Tickets Please! An archive of vintage ticket stubs

@ticketsplz is a new online archive of movie ticket stubs from all over the world. Founder Ben Smith hopes is championing these tiny bits of paper and their role in the cinema-going experience

There’s something quite romantic about movie ticket stubs. They serve as reminders of the time you went to see Jurassic Park with dad, or when you first held hands with your school sweetheart in the safety of the dark cinema hall.

Ben Smith covets these little bits of paper more than most – and holds on to them as a small way of preserving memories. “I could tell you the picturehouse I visited to see every movie I’ve ever seen, and almost the seat I sat in,” he says.

Being a lover of film, cinema and design, Smith laments the movement towards utilitarian till receipts with their heartless QR codes. Before the printed movie ticket disappears entirely, “it’s an important time to start archiving these beautiful bits of ephemera,” he says.

Earlier this month, Smith decided to take a step towards documenting ticket designs by setting up an online archive, that can be viewed on Instagram @ticketsplz. The aim is to collect stubs from all over the world, and from as far back as possible.

He’s managed to find quite a few vintage tickets online, some of which are hard to date but he believes one of the oldest in his current collection is a 1938 Snow White stub from the Whittier Theatre in LA (below).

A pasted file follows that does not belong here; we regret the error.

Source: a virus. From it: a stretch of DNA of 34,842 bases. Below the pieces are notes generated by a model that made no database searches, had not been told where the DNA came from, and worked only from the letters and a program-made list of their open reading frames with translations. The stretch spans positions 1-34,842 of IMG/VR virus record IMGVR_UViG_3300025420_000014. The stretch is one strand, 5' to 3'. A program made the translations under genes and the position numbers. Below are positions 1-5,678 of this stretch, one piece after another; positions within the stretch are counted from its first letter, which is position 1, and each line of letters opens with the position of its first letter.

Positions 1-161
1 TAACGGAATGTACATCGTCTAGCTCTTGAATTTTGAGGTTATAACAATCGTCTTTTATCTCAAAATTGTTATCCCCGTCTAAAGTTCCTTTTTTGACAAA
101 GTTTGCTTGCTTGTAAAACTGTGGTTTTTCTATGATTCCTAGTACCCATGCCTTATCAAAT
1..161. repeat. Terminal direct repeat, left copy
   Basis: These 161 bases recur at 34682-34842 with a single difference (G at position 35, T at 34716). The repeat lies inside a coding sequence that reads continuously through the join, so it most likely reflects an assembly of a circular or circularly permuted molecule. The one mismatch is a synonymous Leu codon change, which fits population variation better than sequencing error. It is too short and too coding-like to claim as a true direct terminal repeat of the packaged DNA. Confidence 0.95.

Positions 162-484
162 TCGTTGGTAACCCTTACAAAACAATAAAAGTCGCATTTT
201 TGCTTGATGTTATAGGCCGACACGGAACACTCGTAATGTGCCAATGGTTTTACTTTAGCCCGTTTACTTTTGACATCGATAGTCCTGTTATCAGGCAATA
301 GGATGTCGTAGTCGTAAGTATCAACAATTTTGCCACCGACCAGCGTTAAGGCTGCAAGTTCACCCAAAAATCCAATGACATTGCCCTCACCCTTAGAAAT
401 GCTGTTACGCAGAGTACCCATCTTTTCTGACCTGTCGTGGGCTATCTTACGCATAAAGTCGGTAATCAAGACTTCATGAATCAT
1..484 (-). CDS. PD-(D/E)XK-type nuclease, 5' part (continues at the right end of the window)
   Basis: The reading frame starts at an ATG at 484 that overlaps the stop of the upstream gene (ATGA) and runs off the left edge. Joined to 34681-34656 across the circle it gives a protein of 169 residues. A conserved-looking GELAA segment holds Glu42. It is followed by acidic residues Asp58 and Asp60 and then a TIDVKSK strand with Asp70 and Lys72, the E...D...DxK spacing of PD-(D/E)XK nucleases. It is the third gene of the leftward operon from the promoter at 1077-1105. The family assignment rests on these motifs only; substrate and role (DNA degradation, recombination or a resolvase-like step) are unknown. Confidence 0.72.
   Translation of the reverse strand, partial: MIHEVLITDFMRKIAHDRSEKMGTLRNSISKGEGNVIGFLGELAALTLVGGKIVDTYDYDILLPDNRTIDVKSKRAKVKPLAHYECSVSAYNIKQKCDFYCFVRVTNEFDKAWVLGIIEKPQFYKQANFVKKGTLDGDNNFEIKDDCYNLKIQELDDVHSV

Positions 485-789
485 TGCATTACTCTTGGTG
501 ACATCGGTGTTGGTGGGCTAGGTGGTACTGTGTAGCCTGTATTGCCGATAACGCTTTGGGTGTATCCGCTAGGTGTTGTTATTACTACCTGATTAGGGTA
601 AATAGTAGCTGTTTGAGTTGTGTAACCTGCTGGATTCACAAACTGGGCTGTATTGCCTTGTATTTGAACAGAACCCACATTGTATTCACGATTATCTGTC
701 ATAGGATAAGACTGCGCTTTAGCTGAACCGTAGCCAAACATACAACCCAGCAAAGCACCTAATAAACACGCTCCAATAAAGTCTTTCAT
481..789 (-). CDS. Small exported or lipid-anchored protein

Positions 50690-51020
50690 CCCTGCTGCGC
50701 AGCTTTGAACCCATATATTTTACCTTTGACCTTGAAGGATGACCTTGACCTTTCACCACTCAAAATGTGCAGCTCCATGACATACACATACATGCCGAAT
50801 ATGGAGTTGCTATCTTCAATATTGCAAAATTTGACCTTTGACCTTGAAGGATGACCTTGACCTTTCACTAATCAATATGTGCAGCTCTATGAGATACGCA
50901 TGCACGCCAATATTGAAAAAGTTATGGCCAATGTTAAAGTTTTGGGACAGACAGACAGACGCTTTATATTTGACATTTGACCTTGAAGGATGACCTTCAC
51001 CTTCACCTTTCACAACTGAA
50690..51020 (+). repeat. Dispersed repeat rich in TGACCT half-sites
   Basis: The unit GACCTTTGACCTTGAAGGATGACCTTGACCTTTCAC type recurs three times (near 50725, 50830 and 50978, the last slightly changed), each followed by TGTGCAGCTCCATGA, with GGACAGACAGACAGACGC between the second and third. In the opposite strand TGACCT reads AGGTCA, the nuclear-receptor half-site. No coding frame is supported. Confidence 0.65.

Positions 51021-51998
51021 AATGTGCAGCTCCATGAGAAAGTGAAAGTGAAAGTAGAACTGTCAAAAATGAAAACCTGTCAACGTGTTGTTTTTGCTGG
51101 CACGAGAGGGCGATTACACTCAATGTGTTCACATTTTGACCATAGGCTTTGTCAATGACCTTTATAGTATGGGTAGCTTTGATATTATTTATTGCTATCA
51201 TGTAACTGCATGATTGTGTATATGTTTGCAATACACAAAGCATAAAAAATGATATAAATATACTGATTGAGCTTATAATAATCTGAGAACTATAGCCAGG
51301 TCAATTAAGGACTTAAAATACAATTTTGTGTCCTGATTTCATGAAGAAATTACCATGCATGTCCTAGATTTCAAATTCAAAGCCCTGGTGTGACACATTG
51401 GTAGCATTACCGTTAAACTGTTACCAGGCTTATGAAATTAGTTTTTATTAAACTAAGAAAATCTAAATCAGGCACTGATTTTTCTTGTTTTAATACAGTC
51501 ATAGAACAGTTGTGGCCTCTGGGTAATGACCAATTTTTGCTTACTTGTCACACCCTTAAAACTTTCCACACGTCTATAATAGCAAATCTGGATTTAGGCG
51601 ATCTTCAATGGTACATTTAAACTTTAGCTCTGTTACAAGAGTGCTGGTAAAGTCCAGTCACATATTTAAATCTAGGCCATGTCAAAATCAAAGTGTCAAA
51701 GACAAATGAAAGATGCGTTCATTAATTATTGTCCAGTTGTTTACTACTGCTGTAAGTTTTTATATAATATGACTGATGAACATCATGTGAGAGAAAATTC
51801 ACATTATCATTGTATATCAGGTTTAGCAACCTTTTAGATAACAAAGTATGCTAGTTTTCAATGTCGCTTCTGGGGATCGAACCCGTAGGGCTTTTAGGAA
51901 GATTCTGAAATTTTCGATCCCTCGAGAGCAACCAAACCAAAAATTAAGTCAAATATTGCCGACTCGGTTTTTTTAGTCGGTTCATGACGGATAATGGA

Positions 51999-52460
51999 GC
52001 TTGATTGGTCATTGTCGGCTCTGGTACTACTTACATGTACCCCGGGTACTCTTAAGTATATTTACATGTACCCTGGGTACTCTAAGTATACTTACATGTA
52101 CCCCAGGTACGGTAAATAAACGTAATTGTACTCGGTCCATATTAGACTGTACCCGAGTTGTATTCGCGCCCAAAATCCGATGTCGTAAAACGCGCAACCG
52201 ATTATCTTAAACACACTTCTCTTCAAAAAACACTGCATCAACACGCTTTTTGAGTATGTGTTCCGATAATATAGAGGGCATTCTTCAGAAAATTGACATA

Smith has collected some real gems so far such as a ticket to The Beatles’ A Hard Day’s Night at the Century’s Huntington in New York and a 1977 ticket for the Orchard Theatre in Singapore.

His personal favourite, however, is a Hunger Games Odeon ticket. “The vendor accidentally printed a ticket for The Best Exotic Marigold Hotel, then crossed it out and had to scribble on my new seat number,” he tells CR. “It’s not the most in interesting piece of design, but I adore the small eccentricities and the story behind it.”

Tickets Plz welcomes submissions and Smith has been pleasantly surprised at just how many contributions have come in so far.

“It’s been great to see there are other obsessive collectors like me out there!” he says. “To keep this archive alive I’m looking for as many submissions as possible, so please send your scans in! What may seem familiar and everyday to one person, can be a fascinating glimpse at another culture for someone else.”

If you have a ticket you would like to submit to the @TicketsPlz archive, Smith can be reached via email on 

Ben Smith is founder of independent film magazine, Shelf Heroes. Tickets Please can be found on Instagram @ticketsplz and Twitter @tkts_plz